You've never seen a Frejus? The reason may well be that not many got beyond the East Coast. Tom Avenia was based in New York, and most American racing (what existed of it, anyway) was in the Northeast, the Chicago and Detroit areas and California. Also, I suspect that the number of Frejus bikes that actually got imported to the US wasn't very high, at least in comparison to the numbers of some other bikes. Finally, it seems that Frejus merged with, or was bought by, Legnano at some point, and the Frejus brand disappeared, or at least was no longer imported to the US.

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  3. I bought my Frejus in 1963 from Gene Portuesi in Detroit. Another one of the old mythical names.

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  4. Al--Ah, yes, Gene Porteusi. I first heard of him when I read Sloane's "Complete Book of Bicycling" just as I was becoming serious about cycling.

    Naturally, I sent for Porteusi's catalogue, Cyclo-Pedia. I think I ordered a thing or two that the local shops didn't have. Even after everyone from Frank Berto to Consumer Reports was touting SunTour derailleurs, Gene's catalogue listed only European equipment. Like Tom Avenia, he was one of the few comprehensive Campagnolo dealers and also one of the few retailers who offered a good selection of racing and sport bikes. As I recall, both carried Bottechia, Legnano and Atala bikes, as well as Frejus, when they were still relatively rare in the US.

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  5. I knew Tommy Avenia, and still have the Frejus I bought from him in 1971. I think I paid $275. The Frejus was the cheapest of the "serious" bikes available: Reynolds or Columbus tubing, campi components. Mine was all campi except for Universal (I think) center-pull brakes, which I eventually jettisoned in favor of Campi side-pulls. Tommy took me for a ride once early in the morning in Central Park when it was closed off to motor traffic. I gave him my road Frejus and he let me ride his Frejus track. It was terrific. Not stock, the seat tube had an arc in it where the rear wheel fit, giving the bike an ultra short wheelbase. Tommy could pedal it backwards, like a circus clown. When he dismounted, he didn't swing his leg over the saddle, but frontwards over the handlebars. He was awesome, and he had a guy who repaired blown sew-up tires. A lot of the racers in Central Park in those days rode fixed-gear bikes. Claimed they were good for conditioning because your feet are always moving.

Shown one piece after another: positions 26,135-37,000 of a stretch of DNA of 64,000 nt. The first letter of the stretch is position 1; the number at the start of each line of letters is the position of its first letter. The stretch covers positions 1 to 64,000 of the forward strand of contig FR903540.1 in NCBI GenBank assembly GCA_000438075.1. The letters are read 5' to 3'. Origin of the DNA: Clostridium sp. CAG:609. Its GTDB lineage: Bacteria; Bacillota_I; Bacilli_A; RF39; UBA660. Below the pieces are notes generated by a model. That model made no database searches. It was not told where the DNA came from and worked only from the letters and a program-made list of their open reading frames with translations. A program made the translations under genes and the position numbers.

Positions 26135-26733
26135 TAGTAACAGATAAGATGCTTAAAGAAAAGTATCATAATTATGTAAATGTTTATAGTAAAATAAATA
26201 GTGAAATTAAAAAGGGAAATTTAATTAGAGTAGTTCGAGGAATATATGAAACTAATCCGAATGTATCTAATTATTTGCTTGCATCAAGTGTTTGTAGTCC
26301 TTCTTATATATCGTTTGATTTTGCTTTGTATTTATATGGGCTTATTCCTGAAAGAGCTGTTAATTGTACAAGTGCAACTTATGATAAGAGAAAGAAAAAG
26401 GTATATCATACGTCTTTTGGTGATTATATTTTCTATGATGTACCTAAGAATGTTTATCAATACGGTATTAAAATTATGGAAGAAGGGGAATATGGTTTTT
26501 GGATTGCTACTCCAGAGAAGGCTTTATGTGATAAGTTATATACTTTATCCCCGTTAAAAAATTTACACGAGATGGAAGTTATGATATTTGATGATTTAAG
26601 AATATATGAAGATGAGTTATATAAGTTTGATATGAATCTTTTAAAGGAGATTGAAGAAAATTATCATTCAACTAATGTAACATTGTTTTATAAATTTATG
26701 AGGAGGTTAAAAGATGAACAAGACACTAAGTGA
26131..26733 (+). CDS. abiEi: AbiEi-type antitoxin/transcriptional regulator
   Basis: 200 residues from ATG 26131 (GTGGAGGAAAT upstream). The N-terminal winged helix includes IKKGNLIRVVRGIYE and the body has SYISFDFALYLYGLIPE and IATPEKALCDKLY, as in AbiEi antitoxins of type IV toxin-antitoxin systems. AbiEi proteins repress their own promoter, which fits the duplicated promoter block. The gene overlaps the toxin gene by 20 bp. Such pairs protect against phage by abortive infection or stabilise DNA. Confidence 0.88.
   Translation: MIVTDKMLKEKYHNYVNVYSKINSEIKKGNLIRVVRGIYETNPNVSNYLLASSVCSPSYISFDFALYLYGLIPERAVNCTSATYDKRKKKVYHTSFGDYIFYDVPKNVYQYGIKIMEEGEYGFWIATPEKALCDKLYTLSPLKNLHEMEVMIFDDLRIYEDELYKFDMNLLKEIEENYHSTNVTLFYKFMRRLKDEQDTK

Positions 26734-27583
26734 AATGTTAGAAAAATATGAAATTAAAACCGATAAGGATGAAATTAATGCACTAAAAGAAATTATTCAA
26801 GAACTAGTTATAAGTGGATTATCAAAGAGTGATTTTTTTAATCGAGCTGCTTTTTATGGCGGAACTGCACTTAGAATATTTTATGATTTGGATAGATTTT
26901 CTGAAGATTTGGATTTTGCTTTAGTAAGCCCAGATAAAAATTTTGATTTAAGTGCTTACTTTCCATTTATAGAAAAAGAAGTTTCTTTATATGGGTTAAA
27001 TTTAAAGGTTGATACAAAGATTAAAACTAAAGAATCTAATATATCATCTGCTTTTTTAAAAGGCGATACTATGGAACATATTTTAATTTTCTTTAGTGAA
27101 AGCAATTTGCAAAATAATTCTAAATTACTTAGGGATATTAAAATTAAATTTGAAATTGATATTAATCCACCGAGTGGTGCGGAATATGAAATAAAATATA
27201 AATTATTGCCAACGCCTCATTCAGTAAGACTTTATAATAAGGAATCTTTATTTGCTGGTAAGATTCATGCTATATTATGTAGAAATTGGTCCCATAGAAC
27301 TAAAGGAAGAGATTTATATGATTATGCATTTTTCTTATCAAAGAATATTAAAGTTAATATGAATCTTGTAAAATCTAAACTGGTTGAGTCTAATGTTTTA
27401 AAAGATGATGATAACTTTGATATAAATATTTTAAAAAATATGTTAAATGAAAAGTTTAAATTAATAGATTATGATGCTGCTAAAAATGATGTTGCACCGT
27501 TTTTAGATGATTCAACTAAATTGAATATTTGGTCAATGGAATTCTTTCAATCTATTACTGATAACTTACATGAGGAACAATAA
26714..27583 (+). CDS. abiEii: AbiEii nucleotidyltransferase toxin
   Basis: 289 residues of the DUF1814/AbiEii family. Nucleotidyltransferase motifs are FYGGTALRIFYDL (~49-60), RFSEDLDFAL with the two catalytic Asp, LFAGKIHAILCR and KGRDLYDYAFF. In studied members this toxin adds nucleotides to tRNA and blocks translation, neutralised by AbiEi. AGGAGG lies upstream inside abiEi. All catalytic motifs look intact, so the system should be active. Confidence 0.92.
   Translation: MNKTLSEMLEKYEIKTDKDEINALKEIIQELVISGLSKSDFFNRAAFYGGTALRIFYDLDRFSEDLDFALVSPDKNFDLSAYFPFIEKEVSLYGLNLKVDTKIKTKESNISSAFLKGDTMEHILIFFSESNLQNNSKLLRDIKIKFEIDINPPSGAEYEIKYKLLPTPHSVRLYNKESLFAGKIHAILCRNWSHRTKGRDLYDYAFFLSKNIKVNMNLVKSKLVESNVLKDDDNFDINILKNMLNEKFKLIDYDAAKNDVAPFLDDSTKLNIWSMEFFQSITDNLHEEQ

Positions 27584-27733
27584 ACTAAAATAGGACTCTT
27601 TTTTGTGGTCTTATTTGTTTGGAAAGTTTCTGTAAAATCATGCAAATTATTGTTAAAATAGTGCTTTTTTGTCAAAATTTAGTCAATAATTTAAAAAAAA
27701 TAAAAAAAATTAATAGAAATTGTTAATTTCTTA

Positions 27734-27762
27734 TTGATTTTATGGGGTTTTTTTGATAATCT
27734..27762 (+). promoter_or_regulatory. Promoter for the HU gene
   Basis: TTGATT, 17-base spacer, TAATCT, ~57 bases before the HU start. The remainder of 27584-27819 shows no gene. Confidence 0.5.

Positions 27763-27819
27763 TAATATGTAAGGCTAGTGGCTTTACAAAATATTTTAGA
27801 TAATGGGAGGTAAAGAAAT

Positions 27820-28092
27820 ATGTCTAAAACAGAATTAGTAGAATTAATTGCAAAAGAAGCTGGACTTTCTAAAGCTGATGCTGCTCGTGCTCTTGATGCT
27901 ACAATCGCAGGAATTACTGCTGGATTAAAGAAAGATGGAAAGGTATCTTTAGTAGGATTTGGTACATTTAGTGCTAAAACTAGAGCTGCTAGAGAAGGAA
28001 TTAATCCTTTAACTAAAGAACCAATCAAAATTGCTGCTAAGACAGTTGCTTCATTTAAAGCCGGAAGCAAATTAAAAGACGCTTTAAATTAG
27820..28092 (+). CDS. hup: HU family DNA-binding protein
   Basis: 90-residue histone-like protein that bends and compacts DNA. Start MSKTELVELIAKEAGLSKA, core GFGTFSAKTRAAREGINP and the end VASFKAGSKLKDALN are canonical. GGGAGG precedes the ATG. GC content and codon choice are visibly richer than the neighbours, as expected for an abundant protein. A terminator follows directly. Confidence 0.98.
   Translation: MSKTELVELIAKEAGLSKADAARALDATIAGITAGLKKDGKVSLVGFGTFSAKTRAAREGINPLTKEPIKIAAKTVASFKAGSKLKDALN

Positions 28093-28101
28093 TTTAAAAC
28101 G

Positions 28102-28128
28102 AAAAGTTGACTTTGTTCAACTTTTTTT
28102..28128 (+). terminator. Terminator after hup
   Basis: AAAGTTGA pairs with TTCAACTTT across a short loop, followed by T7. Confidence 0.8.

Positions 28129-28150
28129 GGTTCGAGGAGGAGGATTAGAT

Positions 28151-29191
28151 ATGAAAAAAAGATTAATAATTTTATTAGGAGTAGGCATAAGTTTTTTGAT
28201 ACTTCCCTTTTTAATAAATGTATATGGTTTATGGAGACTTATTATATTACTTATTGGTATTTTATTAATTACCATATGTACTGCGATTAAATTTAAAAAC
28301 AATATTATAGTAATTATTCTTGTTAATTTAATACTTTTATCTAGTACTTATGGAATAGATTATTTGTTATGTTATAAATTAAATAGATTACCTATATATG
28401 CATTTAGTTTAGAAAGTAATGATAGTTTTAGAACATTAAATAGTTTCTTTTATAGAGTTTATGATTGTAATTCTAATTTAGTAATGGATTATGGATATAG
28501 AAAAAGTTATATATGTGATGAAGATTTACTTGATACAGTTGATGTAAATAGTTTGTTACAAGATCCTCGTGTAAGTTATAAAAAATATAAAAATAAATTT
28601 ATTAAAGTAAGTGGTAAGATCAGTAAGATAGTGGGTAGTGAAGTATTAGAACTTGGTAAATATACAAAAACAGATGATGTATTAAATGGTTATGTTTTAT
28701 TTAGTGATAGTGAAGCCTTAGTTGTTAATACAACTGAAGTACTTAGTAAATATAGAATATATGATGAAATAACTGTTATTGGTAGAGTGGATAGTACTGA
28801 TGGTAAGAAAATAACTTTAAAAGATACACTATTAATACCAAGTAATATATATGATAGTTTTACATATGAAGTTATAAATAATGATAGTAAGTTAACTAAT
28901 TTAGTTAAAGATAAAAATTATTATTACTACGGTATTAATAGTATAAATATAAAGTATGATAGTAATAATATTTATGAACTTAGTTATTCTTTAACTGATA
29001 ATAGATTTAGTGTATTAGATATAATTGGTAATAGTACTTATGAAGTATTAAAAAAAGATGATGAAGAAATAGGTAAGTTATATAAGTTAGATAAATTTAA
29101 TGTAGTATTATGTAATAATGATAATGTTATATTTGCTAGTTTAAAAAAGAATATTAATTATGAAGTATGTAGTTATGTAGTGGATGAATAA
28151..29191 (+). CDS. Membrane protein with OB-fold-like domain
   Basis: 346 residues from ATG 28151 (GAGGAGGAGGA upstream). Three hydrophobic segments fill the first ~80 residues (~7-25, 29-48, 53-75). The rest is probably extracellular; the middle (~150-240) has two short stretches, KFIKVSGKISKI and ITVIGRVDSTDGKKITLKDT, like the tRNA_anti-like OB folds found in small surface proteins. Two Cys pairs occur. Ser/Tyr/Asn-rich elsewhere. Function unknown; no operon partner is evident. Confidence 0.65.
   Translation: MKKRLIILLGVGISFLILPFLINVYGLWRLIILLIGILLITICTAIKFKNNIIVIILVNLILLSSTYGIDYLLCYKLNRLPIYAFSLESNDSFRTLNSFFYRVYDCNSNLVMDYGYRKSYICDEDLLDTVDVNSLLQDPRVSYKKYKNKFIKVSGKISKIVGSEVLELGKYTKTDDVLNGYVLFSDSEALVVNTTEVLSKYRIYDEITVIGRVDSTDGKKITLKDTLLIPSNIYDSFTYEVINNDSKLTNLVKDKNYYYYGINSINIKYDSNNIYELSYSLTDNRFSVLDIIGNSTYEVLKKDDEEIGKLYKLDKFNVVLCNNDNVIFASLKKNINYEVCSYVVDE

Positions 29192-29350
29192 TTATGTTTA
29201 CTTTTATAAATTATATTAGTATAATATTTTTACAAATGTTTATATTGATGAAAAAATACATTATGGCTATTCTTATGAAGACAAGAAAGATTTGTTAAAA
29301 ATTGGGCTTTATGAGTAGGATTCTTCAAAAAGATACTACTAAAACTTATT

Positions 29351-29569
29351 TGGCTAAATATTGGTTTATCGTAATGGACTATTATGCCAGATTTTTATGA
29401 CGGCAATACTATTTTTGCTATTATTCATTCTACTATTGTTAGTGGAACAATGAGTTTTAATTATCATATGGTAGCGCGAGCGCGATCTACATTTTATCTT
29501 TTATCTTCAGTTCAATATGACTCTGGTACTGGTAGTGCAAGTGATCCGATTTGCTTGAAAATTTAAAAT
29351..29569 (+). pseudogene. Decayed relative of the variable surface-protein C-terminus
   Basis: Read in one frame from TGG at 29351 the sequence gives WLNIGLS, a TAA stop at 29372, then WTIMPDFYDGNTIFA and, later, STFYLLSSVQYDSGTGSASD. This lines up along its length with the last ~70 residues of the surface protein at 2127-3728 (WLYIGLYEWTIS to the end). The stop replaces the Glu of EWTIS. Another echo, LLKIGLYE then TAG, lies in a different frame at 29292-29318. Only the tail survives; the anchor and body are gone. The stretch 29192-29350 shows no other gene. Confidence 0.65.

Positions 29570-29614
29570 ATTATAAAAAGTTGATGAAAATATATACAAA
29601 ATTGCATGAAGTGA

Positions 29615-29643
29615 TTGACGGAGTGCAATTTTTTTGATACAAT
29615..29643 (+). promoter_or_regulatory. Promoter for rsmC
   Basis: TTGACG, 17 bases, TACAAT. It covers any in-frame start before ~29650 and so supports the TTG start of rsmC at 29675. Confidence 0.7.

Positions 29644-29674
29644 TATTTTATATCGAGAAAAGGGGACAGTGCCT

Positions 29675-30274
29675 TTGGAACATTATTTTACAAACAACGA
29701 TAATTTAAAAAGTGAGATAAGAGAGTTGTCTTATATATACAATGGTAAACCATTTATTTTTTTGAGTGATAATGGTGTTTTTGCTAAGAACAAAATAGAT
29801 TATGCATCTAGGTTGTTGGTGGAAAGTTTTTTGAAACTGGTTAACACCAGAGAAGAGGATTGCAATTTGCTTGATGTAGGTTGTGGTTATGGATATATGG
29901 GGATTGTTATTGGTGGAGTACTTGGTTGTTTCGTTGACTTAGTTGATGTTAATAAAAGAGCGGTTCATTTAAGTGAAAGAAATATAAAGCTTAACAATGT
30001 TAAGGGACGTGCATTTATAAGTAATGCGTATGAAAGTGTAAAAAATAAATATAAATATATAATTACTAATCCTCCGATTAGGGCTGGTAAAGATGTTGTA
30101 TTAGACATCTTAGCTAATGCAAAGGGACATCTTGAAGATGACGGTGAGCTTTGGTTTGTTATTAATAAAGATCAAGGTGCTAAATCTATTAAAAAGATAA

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  6. d--That's quite a story. Tommy was something, wasn't he?

    $275 in 1971 sounds about right for the bike you described.

    And, oh, yes, how coudl I forget the bend in Tommy's seat tube? A number of biike makers have offered, at one time or another, that feature for the reasons Tommy gave.